South Korea's economic growth potential will continue to fall going forward due to an aging population and low birth rate, the finance ministry said Wednesday.
According to a report by the Ministry of Strategy and Finance, South Korea's potential growth rate was forecast to keep falling from an annual average of 3.8 percent in the period of between 2011 and 2020 to 2.9 percent for the 2021-2030 period, before dropping to 1.9 percent during the 10-year period through 2040.
The figure was lower than estimation by private think tanks, including Samsung Economic Research Institute (SERI) that predicted an annual average rate of 2.2 percent for the growth potential during the 2031-2040 period. LG Economic Research Institution (LGERI) projected the growth potential to fall to 2.5 percent over the same period.
The expected low growth potential was attributed to demographic changes such as aging population and falling childbirth. The country's total fertility rate, gauging the total number of children born by a woman of childbearing age, stood at 1.22 in 2010, sharply down from 4.71 tallied in 1970.
Seoul was predicted to become a super-aged society in 2026 after making an aged society in 2017. It already became an aging society in 2000. Societies whose proportion of the population aged 65 and over surpasses 7 percent, 14 percent and 20 percent are called aging, aged and super-aged society each.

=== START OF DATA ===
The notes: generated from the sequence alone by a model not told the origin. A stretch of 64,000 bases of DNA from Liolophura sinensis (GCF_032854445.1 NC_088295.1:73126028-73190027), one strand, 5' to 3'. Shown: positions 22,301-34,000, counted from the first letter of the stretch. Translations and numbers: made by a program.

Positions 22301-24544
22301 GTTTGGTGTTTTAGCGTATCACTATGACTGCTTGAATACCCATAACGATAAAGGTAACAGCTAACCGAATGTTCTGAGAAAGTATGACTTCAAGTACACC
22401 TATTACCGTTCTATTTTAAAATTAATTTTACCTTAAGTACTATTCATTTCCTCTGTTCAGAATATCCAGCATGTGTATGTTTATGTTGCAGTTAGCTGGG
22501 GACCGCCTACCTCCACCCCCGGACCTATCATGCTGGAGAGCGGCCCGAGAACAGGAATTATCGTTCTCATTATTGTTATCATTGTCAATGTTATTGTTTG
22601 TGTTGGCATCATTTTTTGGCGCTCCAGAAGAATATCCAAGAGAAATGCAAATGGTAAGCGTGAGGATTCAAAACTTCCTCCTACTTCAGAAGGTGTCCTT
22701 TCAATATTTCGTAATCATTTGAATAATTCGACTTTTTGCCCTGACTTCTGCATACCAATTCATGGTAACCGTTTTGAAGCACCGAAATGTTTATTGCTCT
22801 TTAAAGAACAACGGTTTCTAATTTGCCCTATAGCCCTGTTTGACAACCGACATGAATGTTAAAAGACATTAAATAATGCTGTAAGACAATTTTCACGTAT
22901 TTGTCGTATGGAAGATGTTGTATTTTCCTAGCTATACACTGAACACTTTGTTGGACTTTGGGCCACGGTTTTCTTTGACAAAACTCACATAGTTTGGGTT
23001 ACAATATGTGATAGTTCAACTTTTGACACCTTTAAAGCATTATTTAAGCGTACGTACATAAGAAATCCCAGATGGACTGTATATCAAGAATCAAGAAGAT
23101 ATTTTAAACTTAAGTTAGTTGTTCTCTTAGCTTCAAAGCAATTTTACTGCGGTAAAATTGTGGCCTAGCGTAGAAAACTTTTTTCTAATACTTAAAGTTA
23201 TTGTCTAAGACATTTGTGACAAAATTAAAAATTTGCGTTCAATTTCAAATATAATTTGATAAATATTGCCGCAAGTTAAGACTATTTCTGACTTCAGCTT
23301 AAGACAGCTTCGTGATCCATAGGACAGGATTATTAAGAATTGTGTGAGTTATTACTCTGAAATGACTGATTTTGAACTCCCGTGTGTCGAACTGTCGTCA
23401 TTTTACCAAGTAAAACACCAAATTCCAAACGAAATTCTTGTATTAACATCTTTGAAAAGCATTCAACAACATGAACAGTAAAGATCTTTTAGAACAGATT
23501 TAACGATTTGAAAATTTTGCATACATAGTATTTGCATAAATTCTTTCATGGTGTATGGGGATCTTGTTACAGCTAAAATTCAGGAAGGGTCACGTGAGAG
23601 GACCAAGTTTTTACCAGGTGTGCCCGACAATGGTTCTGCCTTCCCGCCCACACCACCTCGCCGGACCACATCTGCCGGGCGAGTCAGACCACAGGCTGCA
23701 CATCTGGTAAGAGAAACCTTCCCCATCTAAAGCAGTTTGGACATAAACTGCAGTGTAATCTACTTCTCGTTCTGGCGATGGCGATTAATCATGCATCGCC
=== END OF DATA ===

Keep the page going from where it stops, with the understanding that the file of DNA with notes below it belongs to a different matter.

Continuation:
Falling childbirth and aging population tended to entail a rising share of the elderly. Those factors would pull down potential economic growth as it reduces the number of productive population, while pushing up costs for senior care.
The statistical agency estimated that productive population in Seoul would start to reduce from 2017, before the Asia's No. 4 economy faces chronic labor shortage starting from 2021. The country's productive population aged 15-64 was forecast to reduce from 36.56 million in 2012 to 21.87 million in 2060.
The old age dependency ratio, or the ratio of those aged over 65 to productive population aged 15-64, was estimated at 57.2 in 2040 from 15.2 in 2010, adding burdens on younger workers who participate in economic activities. `